“The PMRA, contrary to what the activists promote, is not some sort of rogue organization that is in cahoots with medical associations and the government (to) undermine our health.”

Besides emotion and a general distrust of scientific institutions, Schwarz said messaging plays a significant role in public perceptions of pesticides.

“In the public eye, things become true by repetition,” he said.


“(If) you repeat the idea that pesticides are killing our children often enough, then people, of course, start to get anxious.”

  • Walter Clark

    Oh, Surely we know that anything that kills plants or bugs or birds must be good for tiny children or any other living thing for that matter don’t we? Just as was DDT that was put even in wall paper to keep our children save. Yep, we need to blindly trust.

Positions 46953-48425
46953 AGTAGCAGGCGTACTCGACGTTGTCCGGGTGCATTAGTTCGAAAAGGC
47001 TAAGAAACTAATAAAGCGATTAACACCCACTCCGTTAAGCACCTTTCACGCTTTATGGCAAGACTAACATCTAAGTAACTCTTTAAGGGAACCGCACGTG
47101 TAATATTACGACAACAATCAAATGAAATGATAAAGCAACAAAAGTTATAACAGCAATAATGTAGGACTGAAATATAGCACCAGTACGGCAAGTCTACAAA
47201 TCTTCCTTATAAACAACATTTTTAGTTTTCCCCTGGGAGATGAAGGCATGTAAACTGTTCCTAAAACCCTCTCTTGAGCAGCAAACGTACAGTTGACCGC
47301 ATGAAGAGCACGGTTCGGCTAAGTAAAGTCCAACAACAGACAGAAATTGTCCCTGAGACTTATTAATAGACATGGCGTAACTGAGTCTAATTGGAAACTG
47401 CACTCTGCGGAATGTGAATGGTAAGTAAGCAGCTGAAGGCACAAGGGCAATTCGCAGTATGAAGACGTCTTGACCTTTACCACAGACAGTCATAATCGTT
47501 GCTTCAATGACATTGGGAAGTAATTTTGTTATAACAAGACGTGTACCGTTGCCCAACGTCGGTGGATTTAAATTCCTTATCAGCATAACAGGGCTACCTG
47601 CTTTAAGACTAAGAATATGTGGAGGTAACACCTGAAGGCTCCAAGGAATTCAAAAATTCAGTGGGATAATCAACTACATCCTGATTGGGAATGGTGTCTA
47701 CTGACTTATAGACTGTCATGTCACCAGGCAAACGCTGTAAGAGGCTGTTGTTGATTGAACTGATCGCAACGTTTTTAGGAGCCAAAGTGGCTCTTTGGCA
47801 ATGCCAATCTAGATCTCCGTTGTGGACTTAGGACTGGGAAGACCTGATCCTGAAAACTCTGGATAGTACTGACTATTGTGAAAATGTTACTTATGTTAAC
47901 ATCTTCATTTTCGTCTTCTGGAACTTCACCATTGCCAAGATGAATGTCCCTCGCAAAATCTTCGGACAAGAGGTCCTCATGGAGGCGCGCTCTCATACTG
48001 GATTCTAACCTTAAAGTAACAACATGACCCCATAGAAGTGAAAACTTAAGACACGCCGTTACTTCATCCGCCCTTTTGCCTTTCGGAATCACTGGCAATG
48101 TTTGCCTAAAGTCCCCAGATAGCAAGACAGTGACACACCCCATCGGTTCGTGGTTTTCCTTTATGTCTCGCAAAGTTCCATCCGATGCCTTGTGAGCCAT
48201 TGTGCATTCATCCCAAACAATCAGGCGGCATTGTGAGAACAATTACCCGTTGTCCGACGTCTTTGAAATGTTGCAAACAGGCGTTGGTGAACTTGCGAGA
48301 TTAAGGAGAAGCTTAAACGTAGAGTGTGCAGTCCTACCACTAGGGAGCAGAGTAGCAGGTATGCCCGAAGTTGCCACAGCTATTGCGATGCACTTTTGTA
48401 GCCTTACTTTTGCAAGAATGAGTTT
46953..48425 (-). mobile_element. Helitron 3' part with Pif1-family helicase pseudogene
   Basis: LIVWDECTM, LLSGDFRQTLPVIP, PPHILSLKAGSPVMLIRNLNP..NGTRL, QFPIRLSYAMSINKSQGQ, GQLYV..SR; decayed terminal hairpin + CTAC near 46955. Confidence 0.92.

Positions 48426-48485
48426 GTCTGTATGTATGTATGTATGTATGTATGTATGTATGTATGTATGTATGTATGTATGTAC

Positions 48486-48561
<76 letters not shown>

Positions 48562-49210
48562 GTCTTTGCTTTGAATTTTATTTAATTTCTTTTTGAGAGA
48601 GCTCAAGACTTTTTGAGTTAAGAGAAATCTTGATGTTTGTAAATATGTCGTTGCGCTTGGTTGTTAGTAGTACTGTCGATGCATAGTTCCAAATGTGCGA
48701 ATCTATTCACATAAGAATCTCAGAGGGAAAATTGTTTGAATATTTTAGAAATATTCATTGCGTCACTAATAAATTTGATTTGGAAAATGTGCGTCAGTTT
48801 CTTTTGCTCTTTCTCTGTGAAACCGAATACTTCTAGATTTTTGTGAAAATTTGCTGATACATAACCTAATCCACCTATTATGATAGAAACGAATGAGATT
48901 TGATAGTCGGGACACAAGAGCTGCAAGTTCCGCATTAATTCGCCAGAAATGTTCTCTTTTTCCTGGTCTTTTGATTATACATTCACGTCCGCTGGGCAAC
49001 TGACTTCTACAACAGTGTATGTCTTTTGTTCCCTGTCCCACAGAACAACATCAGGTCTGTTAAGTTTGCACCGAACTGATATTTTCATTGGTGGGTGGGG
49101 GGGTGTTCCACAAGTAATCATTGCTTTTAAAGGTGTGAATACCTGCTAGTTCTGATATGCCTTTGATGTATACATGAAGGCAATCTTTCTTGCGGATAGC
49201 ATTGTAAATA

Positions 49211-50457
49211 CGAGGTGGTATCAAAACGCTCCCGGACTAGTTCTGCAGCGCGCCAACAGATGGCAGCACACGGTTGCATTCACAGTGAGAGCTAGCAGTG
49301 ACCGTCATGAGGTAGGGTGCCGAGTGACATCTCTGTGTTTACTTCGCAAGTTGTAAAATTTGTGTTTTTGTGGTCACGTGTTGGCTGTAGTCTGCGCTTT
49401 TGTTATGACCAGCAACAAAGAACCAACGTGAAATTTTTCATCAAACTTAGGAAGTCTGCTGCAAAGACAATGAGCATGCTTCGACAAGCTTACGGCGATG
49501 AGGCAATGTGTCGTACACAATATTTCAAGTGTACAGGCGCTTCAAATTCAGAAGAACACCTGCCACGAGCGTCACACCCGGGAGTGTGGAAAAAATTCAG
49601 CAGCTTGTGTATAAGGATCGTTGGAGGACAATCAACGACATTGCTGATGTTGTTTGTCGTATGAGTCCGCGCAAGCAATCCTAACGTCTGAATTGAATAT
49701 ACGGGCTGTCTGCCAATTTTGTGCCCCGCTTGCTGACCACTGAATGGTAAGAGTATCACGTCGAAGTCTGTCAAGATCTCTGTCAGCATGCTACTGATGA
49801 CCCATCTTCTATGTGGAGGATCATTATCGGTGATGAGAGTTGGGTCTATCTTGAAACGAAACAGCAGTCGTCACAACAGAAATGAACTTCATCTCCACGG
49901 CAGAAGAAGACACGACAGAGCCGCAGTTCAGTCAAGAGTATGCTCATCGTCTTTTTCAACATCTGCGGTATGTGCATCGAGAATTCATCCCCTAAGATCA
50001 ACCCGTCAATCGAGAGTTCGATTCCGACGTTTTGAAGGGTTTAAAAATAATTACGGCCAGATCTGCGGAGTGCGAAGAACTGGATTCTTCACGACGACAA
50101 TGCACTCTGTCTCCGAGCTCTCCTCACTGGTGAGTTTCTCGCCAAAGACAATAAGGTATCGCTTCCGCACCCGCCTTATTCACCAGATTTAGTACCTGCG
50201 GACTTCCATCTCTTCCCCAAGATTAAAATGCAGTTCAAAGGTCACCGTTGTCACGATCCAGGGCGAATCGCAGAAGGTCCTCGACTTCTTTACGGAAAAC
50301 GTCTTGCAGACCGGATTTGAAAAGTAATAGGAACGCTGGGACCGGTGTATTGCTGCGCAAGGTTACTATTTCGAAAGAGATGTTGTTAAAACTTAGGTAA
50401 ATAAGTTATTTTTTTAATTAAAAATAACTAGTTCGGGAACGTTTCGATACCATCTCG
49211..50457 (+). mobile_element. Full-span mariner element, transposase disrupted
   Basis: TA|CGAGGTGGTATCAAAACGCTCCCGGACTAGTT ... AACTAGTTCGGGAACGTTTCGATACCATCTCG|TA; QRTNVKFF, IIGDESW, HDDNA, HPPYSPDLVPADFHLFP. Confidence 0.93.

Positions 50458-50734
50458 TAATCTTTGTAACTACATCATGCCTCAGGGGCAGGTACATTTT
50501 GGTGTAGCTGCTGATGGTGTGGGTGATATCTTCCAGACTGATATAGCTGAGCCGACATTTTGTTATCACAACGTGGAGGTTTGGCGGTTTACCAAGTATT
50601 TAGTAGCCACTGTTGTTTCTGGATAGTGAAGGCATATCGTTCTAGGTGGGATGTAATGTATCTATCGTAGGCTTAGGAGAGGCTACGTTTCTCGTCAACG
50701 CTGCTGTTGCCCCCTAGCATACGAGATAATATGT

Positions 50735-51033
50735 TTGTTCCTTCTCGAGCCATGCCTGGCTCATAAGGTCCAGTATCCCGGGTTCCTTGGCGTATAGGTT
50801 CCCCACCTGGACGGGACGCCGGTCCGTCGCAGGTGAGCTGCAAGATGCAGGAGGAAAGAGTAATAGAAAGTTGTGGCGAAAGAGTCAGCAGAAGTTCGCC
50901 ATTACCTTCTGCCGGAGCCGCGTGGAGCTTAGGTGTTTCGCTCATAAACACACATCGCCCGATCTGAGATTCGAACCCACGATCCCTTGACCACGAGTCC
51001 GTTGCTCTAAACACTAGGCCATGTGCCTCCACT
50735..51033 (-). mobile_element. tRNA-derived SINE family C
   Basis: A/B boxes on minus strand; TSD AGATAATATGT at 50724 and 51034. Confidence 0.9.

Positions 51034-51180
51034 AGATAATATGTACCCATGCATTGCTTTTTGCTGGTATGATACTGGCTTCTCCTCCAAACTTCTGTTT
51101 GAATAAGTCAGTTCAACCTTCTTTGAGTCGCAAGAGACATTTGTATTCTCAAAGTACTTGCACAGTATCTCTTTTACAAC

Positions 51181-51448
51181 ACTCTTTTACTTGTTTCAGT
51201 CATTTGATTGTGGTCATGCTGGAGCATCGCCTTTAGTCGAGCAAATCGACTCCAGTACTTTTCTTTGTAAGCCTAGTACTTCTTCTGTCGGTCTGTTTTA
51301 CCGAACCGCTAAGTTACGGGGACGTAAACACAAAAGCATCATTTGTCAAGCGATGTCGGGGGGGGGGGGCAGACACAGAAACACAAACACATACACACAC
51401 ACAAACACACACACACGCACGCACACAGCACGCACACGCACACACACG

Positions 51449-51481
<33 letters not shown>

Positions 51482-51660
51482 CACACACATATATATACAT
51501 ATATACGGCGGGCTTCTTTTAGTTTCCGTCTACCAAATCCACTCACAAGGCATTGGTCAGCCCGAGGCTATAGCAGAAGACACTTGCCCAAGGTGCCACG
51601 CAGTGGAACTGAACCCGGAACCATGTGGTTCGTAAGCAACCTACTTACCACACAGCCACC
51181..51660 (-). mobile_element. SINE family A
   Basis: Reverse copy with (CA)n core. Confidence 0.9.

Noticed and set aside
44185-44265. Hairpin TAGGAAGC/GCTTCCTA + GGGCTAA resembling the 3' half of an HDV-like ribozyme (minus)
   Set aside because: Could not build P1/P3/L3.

• That’s right Walter! These chemicals are designed to kill but we think, in our never ending arrogance, that we are exempt from the negative effects. Industry describing themselves as “defenders of science” is laughable. We all know what industry is really defending: profits.

  • Summer Hansell

    Trying to dismiss the concern of citizens, physicians, or even the general public by creating an imaginary “emotions vs. science” argument, and suggesting that anyone who thinks that poison could be bad for you is a conspiracy theorist shows just how desperate the chemical industry lobbyists are getting.

  • Farmers could save themselves a lot of money if they stopped spraying RoundUp on the wheat crops, just before harvesting it.
    More importantly,how healthy are all of these herbicide and pesticide residues left behind on the grains we ingest,especially for our children and pregnant women?